This month I've been working on improving the overall presentation and "magic" of our world. When we originally created the alpha-testing gameworld, we did so as a "Thirty Days of World Building" initiative (In fact, here is a nifty visual calendar of that event.) Back in September, we were rushing to create the island as fast as we could - but lately I've been spending time studying each page of scenery and considering how to improve the scene composition from every angle. Sometimes this involves moving things around into more interesting 'groups' - in other cases it means adding the right details and touches.
Really though - you have to see this month's new features in action:
One particular problem we have with our "endless terrain" system is the feeling that because you can see so far into the distance from any point, that it cause the scene to look and feel the same even when you do add these local details. To help combat this, we added some localized atmospheric rendering, which I feel helps dramatically. Because the atmospheric rays are local, they change based on what is casting shadows in the scene, so that two similar areas only a short distance apart can feel quite different.
As I don't currently use any sort of deferred shading, the rays are currently achieved with several player-facing quads placed so that they fill the viewport at multiple depths. This gives the effect some depth-testing, and then each quad samples the shadow map several times between those layers.
Doing this as a full-screen post effect with deferred rendering would be easier, and as I hope to add SSAO soon, it will no-doubt be reworked to perform as a post effect at that time.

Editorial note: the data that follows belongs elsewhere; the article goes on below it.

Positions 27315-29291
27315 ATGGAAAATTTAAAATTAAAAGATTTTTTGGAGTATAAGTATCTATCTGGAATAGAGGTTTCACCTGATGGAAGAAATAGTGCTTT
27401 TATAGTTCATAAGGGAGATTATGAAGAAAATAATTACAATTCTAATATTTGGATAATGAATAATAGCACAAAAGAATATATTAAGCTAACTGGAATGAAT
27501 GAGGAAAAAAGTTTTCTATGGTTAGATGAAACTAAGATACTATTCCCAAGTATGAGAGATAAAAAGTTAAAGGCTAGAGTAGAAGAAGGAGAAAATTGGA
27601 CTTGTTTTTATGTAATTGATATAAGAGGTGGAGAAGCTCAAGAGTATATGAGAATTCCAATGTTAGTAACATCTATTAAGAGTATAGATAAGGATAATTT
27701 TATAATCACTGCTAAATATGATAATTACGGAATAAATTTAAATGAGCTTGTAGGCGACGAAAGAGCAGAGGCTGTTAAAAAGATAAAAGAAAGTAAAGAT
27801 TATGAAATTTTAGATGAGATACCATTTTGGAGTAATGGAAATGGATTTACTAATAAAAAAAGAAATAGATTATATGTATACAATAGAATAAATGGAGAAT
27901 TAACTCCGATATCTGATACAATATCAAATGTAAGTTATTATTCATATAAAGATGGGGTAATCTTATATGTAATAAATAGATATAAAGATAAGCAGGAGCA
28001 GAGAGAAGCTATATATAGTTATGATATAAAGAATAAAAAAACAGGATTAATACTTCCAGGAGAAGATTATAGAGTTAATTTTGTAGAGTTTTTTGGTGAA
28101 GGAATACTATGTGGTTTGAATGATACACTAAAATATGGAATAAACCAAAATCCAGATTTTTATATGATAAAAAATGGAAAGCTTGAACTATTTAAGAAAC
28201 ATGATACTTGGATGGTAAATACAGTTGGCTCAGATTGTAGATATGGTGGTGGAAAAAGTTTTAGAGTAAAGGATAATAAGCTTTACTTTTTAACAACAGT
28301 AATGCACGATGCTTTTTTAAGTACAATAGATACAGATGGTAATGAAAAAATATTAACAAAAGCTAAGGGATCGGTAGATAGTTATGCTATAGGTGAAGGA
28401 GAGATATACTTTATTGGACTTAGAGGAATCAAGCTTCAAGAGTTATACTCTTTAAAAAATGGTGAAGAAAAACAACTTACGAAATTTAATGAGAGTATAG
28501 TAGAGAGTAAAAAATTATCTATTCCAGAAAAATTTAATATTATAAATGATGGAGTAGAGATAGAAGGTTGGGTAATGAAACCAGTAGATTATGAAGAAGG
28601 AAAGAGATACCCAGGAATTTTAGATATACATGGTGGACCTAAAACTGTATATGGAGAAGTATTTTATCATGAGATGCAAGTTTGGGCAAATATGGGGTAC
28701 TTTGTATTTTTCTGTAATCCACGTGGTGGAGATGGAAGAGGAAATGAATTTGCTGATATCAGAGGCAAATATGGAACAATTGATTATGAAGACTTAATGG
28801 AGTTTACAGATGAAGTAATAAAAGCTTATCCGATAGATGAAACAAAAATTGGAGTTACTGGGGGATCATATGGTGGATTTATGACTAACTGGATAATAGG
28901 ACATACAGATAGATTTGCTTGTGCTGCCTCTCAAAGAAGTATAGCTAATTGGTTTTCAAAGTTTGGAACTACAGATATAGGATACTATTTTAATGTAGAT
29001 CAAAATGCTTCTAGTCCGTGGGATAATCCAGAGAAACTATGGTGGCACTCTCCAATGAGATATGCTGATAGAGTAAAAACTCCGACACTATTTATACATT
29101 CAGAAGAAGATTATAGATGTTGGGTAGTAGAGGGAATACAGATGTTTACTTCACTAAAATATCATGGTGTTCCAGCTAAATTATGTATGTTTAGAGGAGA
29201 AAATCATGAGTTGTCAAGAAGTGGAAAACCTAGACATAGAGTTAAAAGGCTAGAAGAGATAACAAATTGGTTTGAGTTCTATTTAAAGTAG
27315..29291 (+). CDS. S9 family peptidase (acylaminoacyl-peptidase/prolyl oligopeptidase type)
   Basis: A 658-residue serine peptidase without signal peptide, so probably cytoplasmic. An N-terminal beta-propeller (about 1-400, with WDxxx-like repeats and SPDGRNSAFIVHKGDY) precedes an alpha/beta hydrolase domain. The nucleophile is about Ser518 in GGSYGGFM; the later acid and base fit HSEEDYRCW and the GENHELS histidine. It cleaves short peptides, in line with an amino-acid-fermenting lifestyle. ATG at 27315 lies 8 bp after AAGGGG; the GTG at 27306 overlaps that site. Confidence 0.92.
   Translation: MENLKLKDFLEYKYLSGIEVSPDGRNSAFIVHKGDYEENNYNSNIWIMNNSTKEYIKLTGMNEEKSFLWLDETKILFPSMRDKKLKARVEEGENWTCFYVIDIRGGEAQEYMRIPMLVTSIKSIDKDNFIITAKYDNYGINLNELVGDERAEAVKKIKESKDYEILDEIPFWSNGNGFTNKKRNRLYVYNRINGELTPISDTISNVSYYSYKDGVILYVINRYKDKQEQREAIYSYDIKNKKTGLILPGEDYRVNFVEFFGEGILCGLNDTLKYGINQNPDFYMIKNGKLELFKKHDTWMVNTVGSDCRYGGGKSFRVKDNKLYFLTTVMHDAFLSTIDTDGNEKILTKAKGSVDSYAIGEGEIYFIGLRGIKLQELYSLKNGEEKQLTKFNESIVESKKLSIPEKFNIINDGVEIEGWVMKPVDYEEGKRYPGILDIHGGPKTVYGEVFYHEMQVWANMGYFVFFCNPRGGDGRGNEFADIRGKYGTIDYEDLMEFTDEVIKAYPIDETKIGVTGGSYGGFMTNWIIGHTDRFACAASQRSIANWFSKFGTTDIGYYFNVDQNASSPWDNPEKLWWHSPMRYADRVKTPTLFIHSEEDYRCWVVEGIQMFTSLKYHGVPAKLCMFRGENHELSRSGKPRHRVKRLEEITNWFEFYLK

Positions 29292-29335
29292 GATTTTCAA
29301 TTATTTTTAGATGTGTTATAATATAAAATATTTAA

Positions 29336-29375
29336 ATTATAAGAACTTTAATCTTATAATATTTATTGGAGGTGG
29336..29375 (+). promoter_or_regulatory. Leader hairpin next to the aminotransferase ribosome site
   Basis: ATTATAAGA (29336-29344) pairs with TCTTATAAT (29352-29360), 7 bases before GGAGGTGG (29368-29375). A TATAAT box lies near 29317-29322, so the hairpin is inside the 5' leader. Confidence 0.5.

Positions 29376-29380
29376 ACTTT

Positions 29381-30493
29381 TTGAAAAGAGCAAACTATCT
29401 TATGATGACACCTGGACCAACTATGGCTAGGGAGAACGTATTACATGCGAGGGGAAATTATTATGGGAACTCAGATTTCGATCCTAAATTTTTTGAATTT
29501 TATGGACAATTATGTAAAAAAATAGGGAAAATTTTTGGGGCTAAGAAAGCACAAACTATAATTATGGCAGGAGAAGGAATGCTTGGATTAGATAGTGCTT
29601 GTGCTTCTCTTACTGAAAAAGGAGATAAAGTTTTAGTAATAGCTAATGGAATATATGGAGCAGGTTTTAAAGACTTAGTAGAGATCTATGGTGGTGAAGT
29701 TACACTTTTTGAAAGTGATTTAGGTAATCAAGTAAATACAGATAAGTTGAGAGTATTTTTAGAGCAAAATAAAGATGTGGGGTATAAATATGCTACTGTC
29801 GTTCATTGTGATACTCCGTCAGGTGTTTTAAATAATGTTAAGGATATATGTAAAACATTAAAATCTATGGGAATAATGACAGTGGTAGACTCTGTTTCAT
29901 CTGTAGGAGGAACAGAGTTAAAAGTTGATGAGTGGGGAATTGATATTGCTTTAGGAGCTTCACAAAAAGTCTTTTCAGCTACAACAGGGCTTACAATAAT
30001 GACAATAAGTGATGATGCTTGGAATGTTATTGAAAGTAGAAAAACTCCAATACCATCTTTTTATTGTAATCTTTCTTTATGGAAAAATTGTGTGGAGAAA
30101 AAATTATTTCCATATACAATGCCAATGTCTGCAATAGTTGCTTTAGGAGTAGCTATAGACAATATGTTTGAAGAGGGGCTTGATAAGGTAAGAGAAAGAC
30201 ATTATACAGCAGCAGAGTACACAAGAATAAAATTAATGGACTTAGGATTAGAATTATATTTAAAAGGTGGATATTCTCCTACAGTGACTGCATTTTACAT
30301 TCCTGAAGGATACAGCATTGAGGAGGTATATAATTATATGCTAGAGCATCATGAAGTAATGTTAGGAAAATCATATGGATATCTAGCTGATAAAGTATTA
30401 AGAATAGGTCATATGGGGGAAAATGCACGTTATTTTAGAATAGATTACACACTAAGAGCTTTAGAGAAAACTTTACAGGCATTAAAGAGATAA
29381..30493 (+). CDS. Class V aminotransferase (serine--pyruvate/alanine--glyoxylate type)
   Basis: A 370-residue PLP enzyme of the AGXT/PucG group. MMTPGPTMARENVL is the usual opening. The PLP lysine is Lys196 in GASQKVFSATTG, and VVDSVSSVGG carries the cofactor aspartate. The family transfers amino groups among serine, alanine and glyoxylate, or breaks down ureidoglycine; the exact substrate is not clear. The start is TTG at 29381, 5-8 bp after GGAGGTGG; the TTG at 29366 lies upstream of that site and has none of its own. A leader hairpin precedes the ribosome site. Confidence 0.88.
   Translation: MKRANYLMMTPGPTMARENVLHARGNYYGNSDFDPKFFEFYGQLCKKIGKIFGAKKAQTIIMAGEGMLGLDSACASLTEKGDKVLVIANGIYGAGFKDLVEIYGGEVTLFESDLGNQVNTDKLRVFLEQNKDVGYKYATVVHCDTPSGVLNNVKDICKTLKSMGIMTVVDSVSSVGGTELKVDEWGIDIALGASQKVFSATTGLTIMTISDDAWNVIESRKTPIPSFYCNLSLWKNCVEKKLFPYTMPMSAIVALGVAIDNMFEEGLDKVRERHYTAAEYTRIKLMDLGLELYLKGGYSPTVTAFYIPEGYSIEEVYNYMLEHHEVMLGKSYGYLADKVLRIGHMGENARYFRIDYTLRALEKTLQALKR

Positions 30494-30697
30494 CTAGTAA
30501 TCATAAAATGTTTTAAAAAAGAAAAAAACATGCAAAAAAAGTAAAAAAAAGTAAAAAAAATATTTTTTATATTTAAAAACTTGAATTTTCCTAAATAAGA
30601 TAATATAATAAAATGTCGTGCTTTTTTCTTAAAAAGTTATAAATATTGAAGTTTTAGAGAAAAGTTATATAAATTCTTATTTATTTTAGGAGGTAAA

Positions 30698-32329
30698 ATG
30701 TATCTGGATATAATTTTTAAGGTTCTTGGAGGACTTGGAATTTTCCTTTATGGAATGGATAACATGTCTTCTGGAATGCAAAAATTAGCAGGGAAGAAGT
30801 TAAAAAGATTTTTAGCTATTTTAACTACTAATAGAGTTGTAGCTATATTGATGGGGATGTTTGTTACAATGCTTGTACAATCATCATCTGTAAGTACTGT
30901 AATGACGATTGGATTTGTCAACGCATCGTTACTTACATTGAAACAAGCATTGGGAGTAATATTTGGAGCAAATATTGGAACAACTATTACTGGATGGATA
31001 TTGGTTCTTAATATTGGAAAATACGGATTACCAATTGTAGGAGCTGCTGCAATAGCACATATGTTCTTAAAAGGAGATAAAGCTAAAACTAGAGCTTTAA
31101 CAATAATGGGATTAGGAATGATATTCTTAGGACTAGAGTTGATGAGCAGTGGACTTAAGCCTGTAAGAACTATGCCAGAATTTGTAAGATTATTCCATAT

The second thing we worked on this month - and the much larger thing - is our first new character model. A common comment on the previous characters was that their eyes were unnerving - staring wide-eyed into the distance all the time, and that their postures and animations were poor. Our new character meshes now have facial rigging, giving us the opportunity to make them much more expressive. As we use our own modeling software, I added a feature whereby each LOD level can have it's own skeleton - so that players on lower-end systems can reduce their LOD, and bones flagged "high-detail only" are ignored (dropping their associated vertexes into their parent bone instead).
I also overhauled our animation system - which previously only permitted a single animation to be played on a mesh at any given time. Animation is now much more complex - with multiple layers of animation being blended together as needed and smooth automatic transitions between layer states. (More on that is presented in the video above.)
That's it for this month - with the weapons and animation system in place, I can finally start thinking combat.